Not wanting to miss a thing in the Serengeti, I was up before the sun and headed outside just in case there was a nice sunrise. As the sky lightened, I was treated with the sight of a hot air balloon lazily floating in the colorful sky above the waking African bush.
We ate breakfast, loaded up the truck, and departed for our full day game drive farther into the Serengeti. Once again, we were driving with the wildebeests and were in awe of the vastness of the open plains as they were traveling in a giant line that stretched across the horizon as far as the eye could see.
We quickly came upon 3 adolescent male lions relaxing in the sun! Peter, our guide from Pristine Trails, told us the best way to determine the approximate age of a male lion is by the length and color of his mane: short and light means he's young while longer and darker indicates an older one.
Continuing further, we lucked out when we found 5 cheetahs!
The male kept his distance from the female and her 3 adolescent cubs finishing up their lunch. While it was unfortunate that we missed the kill, it was interesting watching them and hearing their high pitched squeaks!
At one point the 3 young ones found some shelter from the sun behind the safari truck next to ours, and one of them even stretched up its front legs on the spare tire of the safari vehicle.
Hyenas, vultures, giraffes, elephants, impalas, ostriches, and warthogs were all seen as we headed north into the central part of the Serengeti.
On the way to our home for the next two nights, we saw 4 safari trucks stopped along the side of the road. Apparently, there was a leopard lying down in the grass under a bush. We waited and waited, and eventually the other trucks gave up and continued on, leaving us the last ones there. After a bit, we saw some movement and finally spotted the leopard (see what I did there?)! This graceful feline was finally visible, and it was a beauty! We all thanked Peter for his patience and continued to camp.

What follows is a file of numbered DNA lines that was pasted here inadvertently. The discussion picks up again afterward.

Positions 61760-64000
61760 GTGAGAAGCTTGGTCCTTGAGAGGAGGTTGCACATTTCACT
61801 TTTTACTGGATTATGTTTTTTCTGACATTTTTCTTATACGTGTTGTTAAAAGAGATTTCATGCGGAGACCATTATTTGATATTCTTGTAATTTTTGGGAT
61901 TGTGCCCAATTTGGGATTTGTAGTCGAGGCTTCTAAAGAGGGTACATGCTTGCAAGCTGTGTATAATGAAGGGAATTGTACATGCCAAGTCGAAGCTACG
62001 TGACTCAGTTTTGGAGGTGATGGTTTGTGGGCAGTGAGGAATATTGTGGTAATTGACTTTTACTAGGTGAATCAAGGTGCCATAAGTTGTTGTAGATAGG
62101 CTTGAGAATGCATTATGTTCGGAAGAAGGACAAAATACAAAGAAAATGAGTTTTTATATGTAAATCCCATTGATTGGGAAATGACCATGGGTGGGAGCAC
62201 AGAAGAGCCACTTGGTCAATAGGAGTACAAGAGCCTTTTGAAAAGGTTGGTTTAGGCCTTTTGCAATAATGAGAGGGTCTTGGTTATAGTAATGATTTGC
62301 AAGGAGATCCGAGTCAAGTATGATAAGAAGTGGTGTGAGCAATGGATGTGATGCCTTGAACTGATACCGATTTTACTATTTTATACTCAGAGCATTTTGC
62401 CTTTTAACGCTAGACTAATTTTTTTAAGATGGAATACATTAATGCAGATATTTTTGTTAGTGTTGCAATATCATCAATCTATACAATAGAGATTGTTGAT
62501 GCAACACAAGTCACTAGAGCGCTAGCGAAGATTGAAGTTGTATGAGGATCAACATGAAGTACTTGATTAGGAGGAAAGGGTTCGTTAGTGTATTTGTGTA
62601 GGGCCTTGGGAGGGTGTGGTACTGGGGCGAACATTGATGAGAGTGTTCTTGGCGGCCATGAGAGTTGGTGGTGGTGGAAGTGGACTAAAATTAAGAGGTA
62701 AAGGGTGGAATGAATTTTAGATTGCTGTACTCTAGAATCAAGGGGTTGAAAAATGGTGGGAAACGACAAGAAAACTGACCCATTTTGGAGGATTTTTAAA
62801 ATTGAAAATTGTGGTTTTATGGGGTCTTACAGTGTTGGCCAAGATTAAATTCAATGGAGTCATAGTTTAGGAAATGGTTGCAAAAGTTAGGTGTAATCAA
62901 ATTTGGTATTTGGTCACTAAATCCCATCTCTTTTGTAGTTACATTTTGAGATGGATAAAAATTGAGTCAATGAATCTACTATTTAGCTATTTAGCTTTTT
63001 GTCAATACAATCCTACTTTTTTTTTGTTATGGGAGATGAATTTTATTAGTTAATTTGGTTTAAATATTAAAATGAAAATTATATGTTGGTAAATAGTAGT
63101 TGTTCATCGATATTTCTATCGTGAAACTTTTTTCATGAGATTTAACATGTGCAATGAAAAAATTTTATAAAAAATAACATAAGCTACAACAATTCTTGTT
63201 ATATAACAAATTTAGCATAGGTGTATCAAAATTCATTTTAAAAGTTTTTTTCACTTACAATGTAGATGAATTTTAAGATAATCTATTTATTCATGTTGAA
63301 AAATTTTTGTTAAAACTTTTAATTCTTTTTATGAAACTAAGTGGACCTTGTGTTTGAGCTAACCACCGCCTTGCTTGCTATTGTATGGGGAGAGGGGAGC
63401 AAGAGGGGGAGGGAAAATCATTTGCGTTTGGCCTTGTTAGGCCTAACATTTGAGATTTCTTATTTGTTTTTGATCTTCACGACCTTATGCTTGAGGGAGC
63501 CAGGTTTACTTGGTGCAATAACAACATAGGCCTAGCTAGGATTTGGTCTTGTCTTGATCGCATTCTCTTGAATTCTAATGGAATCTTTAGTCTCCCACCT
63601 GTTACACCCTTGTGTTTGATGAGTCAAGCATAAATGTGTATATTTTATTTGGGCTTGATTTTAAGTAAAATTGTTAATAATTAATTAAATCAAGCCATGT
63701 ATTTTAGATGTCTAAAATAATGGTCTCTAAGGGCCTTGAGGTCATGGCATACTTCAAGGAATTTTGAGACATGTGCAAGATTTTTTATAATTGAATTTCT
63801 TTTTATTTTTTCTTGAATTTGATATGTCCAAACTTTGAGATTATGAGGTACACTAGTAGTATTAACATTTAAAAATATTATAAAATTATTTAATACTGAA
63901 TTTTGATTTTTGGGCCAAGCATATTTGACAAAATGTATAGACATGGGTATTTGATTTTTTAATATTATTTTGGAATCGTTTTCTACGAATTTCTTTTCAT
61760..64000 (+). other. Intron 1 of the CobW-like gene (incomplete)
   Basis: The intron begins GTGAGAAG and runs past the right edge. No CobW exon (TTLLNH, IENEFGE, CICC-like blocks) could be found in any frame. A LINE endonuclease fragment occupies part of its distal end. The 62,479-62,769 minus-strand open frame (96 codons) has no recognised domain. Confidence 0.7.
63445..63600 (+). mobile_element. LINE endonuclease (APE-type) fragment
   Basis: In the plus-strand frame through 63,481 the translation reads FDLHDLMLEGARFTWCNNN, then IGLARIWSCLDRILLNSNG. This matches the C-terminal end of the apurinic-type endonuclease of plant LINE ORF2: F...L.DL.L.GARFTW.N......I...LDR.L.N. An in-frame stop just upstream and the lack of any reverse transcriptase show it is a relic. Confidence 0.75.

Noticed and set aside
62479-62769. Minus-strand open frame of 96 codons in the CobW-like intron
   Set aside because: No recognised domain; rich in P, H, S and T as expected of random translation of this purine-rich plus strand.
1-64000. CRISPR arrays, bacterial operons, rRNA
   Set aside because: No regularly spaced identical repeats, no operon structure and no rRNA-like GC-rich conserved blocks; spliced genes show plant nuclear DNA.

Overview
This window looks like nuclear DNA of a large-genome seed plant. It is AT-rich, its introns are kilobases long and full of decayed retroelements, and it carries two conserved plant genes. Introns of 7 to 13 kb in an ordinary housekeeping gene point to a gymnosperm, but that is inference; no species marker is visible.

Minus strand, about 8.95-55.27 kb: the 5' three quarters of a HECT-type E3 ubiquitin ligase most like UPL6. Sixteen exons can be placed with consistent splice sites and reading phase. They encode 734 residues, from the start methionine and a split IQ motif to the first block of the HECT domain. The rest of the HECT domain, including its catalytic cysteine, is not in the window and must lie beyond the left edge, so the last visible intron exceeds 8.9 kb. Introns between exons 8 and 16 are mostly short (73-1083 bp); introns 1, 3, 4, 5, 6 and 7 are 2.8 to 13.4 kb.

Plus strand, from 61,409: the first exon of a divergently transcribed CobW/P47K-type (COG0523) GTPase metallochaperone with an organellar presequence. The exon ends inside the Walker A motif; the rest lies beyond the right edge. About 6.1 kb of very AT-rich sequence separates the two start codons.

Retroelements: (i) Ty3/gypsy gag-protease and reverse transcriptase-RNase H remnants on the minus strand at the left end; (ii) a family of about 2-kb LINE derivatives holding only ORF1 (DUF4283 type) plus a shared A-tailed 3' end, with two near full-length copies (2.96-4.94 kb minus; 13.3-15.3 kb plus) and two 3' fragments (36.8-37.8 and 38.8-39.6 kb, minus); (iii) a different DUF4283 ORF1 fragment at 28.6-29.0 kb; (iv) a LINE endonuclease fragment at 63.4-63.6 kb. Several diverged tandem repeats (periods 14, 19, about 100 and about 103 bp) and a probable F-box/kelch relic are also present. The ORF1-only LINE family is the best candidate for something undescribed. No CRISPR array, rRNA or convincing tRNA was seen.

One last stop before arriving “home” for the night — a river with about 20 hippos! Honestly, we could smell them before we even saw them! They can sunburn easily, which is why they're mostly seen in water with only their eyeballs, ears, and nostrils showing. Overnight is when they leave the water to graze, and sometimes they travel as far as 7km in one direction just for food. These guys are massive, and also happen to be the animal that kills the most humans in Africa.
Our group arrived at our destination to a warm welcome from the staff at Serengeti Acacia Camps, and we were reminded that we were in the bush and not to leave our tents after dark unless we had an escort from their staff (each tent was equipped with walkie-talkies with which to contact them). We were shown to our assigned glamping tents and had a little bit of time to unpack and shower before dinner. These tents were fabulous and equipped with electricity, extremely comfortable beds with mosquito nets, desk, settee, and a large bathroom with shower, sink, flush toilet, and a place to hang some clothes, partitioned off with canvas.
After yet another delicious and filling dinner, we were too tired to do anything other than go back to our tents and climb into bed. We opted to set the alarms early in order to be in the truck for sunrise with Pristine Trails.